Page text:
from Wiktionary, Creative Commons Attribution/Share-Alike License
- adj. Tense, nervous or irritable.
from the GNU version of the Collaborative International Dictionary of English
- n. See to set the teeth on edge.
Sorry, no etymologies found.
It set my teeth on edge to hear them miscalled by scornful nicknames, Scabby or Bandy or Squint, and talked of in their presence as if they were dogs.
Everyone’s nerves were so on edge that it was a relief to see Boisset light a cigarette.
"Is it true," he said in a sepulchral voice that set the teeth on edge and made goose bumps chase themselves up my back, "that you will give this fine chess set to anyone who beats you?"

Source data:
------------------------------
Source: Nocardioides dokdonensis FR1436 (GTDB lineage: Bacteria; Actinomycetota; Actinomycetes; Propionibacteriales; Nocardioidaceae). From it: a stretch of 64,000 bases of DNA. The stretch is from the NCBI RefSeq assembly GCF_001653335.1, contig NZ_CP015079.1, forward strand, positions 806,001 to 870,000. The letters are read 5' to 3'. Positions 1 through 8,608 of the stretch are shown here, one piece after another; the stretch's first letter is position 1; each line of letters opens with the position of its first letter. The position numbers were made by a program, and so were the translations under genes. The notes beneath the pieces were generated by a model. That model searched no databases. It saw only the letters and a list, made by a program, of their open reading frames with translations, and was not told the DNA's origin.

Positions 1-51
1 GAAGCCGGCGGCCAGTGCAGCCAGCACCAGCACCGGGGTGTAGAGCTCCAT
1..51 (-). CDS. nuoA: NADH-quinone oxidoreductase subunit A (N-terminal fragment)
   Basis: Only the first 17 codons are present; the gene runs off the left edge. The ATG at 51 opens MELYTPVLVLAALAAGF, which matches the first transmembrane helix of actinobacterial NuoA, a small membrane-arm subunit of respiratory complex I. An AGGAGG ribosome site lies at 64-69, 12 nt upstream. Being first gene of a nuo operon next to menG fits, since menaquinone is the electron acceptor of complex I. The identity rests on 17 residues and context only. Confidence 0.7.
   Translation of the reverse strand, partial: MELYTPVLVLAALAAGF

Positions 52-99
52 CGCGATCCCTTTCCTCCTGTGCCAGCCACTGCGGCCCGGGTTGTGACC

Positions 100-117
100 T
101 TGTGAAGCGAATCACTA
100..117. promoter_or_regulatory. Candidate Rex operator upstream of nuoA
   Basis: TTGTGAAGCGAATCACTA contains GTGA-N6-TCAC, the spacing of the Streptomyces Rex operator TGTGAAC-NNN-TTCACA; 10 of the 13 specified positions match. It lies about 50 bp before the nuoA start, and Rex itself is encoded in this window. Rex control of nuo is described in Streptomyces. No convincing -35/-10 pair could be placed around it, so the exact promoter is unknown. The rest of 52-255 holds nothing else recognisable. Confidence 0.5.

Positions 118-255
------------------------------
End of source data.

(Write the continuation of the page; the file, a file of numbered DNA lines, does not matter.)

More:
"Rolling prairie, with grassy, swelling knolls, small ponds and marshes, to Chippeway River; camp of odometer wagon on edge of river; water and grass good; no wood.
Cavuto had been on edge since they'd pulled up an hour ago.
The Admiralty dismissed the demand, explaining that perhaps the Q-ship’s captain and crew had been on edge because eight British steamers were sunk that day on the Western Approaches, one of these being the 15,000-ton White Star liner Arabic, which Baralong had heard crying for help.
Each ballist seemed more nervous and on edge than the next.
In fact, shed been on edge ever since the night hed proposedthe same night she ran and locked herself in the bathroom, thinking hed made love to her.